Süddeutsche Zeitung

Joachim, Jim und Jimi

Mit dem Karl Ratzer Trio hat die Saison virtuos und reizvoll begonnen – doch bis zum bis zum Jahresende haben die Organisatoren von “Jazz am See” noch vier weitere, vielversprechende Konzerte im Winterprogramm.

Concerti

Die mit dem Riesenwesen kämpfte

Heute vor 30 Jahren starb die britische Cellistin Jacqueline du Pré. Ihre Musik, allen voran ihre Interpretation des Elgar-Cellokonzerts, ist unvergessen.

Klassikakzente

Ludovico Einaudi kommt nach Deutschland

Ludovico Einaudi kündigt für das Frühjahr 2018 seine erste Arenatournee durch Deutschland an.

Musik Heute

Oper Stuttgart “wütend” wegen längeren Hausarrests für Serebrennikow

Die Oper Stuttgart hat erschüttert auf die Verlängerung des Hausarrests für den russischen Regisseur Kirill Serebrennikow reagiert.

France Musique

Selon une étude britannique, les musiciens sont particulièrement touchés par la dépression

A Londres, l’université de Westminster a publié une enquête sur la santé mentale des musiciens. Selon les résultats de cette étude, les difficultés liées à la carrière musicale favoriseraient l’apparition de dépression et crises de panique chez les artistes.

Twitter

Klassik.com: #Komponist Ingvar ist tot

BR-Klassik: Der schwedische Komponist Ingvar Lidholm ist im Alter von 96 Jahren gestorben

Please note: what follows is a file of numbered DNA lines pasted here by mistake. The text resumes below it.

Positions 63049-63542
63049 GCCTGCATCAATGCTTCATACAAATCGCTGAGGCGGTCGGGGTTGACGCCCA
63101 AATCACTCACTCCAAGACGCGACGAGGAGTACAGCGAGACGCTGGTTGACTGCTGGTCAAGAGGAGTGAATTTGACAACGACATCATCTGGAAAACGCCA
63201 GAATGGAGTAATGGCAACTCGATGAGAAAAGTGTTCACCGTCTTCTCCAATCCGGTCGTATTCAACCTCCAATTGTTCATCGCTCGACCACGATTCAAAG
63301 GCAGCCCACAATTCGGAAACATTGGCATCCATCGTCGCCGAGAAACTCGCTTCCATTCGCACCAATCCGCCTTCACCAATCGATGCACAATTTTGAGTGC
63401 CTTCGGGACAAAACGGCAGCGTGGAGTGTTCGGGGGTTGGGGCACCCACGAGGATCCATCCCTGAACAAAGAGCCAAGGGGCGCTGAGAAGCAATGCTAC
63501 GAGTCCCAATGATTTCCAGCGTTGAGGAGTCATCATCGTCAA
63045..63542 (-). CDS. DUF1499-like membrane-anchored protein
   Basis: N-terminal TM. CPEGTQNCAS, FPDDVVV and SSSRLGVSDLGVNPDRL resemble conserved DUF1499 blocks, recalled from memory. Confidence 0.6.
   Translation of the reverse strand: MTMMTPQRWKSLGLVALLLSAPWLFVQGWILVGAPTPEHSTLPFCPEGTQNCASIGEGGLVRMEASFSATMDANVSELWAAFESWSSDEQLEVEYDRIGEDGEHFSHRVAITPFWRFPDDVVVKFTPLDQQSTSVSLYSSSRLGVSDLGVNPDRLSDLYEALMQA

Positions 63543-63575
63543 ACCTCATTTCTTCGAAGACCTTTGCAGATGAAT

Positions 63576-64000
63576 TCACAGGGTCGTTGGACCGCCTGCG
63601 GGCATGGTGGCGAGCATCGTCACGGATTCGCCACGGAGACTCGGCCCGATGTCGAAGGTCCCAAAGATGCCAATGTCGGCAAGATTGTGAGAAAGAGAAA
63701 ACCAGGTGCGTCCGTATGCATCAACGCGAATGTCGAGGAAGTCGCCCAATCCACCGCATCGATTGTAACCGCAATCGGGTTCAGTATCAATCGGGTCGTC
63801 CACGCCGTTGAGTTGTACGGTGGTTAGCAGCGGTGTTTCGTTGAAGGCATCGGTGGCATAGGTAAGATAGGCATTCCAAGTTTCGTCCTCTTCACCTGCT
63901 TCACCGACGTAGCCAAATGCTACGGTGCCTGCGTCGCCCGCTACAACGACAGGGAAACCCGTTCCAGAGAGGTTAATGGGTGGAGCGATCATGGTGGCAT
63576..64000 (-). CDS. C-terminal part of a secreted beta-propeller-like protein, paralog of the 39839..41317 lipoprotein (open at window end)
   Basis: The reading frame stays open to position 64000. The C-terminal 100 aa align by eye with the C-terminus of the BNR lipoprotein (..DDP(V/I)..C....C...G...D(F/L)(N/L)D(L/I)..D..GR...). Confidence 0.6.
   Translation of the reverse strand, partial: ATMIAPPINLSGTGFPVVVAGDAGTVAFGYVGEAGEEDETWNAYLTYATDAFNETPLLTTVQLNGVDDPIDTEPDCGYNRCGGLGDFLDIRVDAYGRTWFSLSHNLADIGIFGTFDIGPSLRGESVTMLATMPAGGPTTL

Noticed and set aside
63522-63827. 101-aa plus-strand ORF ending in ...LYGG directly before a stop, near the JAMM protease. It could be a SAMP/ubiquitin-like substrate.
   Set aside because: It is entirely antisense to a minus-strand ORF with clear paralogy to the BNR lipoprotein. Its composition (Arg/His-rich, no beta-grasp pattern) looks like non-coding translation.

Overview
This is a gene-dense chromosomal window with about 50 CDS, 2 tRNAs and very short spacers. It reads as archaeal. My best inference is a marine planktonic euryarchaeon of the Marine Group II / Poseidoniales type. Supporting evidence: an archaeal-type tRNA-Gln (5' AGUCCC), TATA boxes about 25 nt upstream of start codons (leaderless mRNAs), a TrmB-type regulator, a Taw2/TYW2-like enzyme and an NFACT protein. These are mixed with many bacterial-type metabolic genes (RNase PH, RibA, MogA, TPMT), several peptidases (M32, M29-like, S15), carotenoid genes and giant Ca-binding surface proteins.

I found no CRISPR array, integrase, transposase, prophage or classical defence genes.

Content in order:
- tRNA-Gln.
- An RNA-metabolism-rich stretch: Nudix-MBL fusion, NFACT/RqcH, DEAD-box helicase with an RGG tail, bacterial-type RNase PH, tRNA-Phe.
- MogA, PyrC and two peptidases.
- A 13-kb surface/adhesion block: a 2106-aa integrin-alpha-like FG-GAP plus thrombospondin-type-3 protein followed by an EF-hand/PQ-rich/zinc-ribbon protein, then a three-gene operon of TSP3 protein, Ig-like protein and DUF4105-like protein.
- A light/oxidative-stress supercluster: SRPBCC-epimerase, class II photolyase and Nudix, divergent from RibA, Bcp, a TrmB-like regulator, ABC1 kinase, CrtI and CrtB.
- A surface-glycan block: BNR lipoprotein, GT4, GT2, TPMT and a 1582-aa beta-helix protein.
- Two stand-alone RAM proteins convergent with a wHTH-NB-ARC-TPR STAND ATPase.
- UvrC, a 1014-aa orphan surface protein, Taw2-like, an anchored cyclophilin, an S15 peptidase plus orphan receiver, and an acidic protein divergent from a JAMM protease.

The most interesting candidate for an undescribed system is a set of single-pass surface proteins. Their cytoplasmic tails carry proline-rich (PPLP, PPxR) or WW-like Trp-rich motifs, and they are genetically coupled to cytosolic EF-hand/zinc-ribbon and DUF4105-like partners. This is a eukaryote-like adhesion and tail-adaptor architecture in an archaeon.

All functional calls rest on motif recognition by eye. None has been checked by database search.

Musik-Heute: . wählt zum “Künstler des Jahres”

 

Photo: Jacqueline du Pré © Warner Classics

(Written on October 19, 2017 )

In today’s news: Applications open for Noted Fellowship, and Virtuoso sisters claim to have solved Proust’s musical puzzle. Hossein Pishkar wins German conductor’s prize, Berlin State Operato re-open, and France Musique dedicates this week to Barbara Hannigan.

The Times

Revealed: the lusty lungs of the (not so) innocent choirboys

Why do we sing? Why do choirboys exult to the heavens, their transcendent tones filling cathedrals at evensong?

The Guardian

Virtuoso sisters claim to have solved Proust’s musical puzzle

Melody that plays role in author’s masterpiece may be work of little-known French composer .

Classical Music

Applications open for Noted Fellowship

The Noted Fellowship is inviting applications from young innovators in the arts administration and creative fields.

Music Week

Bristol Music Trust hosts event to help disabled people work in music industry

The Bristol Music Trust is hosting a major event today (September 29) to highlight the barriers faced by young disabled people trying to break into the music industry.

Limelight

Sydney Symphony Orchestra supports marriage equality

The orchestra’s board, musicians and CEO have affirmed their support for the YES campaign following community backlash.

Klassik.com

Deutscher Dirigentenpreis für Hossein Pishkar